I would like to acknowledge that we gather on the traditional lands and territories of the Malahat Nation and Cowichan Tribes.
Friday is the 30th September and it marks the second National Day for Truth and Reconciliation, previously known as ‘Orange Shirt Day.’
It is a day when we are encouraged to wear orange as an annual, nationwide effort to recognize the wrongs of Canada’s Indian residential school system and to honour survivors.
For those unfamiliar with Canadian history, residential schools operated from the 1880s until 1996. Five such schools operated on Vancouver Island. These institutions attempted to assimilate Indigenous children into white Canadian culture by forcibly removing children from their families. Children were denied the freedom to speak their mother tongues or to embrace Indigenous cultures.
Around 150,000 First Nations, Inuit and Métis children were forced to attend the schools, with many of them subjected to physical, psychological and sexual abuse. Even though the schools are now closed, the intergenerational trauma of Residential Schools is present in Indigenous peoples’ lives and communities today.
In the past couple of years, ground-penetrating radar has revealed hundreds of unmarked graves at the sites of residential schools. Only an hour away from here by road and ferry, the Penelakut Tribe found 160 unmarked graves, in the area in which the Kuper Island Residential School once operated.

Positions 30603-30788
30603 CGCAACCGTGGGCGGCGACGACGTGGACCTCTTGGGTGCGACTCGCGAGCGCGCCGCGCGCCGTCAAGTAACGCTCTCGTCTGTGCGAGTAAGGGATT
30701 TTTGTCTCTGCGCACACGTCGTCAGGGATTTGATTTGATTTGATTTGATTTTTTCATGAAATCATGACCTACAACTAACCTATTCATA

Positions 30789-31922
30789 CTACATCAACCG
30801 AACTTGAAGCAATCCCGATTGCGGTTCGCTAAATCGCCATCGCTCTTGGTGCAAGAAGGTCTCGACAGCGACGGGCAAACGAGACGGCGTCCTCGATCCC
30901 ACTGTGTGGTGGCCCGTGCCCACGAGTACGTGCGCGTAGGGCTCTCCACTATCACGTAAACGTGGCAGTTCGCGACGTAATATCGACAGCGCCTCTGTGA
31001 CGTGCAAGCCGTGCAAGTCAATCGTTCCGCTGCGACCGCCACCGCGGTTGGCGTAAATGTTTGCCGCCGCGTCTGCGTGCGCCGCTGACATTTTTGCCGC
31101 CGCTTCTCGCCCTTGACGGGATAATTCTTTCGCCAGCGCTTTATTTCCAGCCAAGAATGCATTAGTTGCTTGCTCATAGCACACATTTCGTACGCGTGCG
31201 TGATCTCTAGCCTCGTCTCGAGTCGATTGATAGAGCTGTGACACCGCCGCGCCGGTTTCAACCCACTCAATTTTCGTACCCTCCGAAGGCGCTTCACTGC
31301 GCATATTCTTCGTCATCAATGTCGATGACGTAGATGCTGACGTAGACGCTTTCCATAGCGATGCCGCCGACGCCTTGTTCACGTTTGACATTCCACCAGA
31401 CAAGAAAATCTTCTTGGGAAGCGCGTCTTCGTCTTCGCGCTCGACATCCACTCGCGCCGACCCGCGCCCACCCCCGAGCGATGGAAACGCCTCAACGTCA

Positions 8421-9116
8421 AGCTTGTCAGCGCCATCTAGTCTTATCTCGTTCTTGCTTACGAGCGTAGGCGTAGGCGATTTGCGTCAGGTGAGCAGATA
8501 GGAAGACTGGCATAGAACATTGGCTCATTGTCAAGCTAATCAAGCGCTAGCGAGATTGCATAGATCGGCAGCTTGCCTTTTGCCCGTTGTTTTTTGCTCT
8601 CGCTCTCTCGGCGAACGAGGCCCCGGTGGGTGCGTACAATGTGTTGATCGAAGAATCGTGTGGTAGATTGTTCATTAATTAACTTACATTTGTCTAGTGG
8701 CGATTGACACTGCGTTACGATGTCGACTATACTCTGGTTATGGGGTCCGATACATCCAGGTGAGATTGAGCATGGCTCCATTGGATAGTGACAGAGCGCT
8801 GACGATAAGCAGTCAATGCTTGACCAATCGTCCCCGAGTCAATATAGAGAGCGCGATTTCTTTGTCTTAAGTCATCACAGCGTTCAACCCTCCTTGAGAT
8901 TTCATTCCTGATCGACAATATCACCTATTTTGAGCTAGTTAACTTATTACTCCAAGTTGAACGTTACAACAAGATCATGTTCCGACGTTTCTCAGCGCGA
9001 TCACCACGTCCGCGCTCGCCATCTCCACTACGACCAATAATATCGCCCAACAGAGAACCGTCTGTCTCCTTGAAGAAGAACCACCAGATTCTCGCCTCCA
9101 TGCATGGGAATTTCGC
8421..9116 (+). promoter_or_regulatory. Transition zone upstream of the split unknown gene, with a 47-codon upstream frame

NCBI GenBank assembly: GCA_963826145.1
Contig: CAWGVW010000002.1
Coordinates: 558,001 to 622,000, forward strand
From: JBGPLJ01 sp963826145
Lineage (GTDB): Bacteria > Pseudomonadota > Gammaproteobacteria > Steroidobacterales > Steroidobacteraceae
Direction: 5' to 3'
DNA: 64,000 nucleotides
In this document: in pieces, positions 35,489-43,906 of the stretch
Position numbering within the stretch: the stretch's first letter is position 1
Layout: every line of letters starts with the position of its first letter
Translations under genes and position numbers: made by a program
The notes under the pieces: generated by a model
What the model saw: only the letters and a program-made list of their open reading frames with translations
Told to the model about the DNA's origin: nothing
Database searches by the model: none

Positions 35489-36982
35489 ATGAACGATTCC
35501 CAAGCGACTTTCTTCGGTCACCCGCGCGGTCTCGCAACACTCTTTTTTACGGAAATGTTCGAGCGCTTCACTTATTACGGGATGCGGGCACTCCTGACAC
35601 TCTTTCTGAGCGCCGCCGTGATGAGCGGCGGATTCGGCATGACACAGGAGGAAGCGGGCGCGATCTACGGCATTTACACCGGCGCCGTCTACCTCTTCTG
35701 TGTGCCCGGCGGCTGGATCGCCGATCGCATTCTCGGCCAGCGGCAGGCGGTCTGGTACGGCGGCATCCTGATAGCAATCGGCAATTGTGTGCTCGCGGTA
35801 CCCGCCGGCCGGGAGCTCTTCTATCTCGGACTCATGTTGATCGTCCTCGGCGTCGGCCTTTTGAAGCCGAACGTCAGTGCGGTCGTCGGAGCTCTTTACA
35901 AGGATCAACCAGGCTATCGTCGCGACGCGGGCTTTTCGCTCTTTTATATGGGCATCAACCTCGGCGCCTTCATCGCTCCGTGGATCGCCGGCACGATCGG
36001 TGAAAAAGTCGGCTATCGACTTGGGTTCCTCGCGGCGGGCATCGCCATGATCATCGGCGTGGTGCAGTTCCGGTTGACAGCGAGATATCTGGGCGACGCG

Orange Shirt Day grew out of the story of a six-year-old First Nations girl, Phyllis Webstad, who had her shiny new orange shirt confiscated on her first day at St. Joseph’s Indian Residential School in 1973.
The month of September was chosen for this annual raising of awareness because it is the time of year historically in which children were taken from their homes to residential schools.
Canada still wrestles with its dark past of the residential school system – and it is important for us, here at Shawnigan, to know and to learn from local history.
So, on Friday, we invite you to wear some orange and spend time reading about the legacy of the Indian residential schools – a far cry from the ‘Compassion’, ‘Community’ and ‘Belonging’ that we understand at Shawnigan.
Let us take a moment to look beyond our safe and secure campus here at Shawnigan – and to reflect on this chapter of Canadian history and to remember the motto of Truth & Reconciliation Day.
‘Every Child Matters.’
Friday is an opportunity for First Peoples, local governments, schools and communities to come together in the spirit of reconciliation and hope for generations of children to come.
Many First Nations tribes believe that we are gifted with three ears – the third being the heart. All of us gathered here this afternoon can contribute to reconciliation through listening with our hearts.
Our next hymn will be Renfrew’s (‘Joyful, Joyful We Adore Thee’) – appropriate given their house colour is orange. We invite you to consider the message in the first verse, for, with a commitment to forgiveness, reconciliation and compassion, we can help to ‘Melt the clouds of sin and sadness; Drive the dark of doubt away…’
By listening and acknowledging the dark despair of the past, we may hopefully begin to build relationships and communities that will continue to move us forward – move towards the ‘light of day’.
Richard D A Lamont
Head of School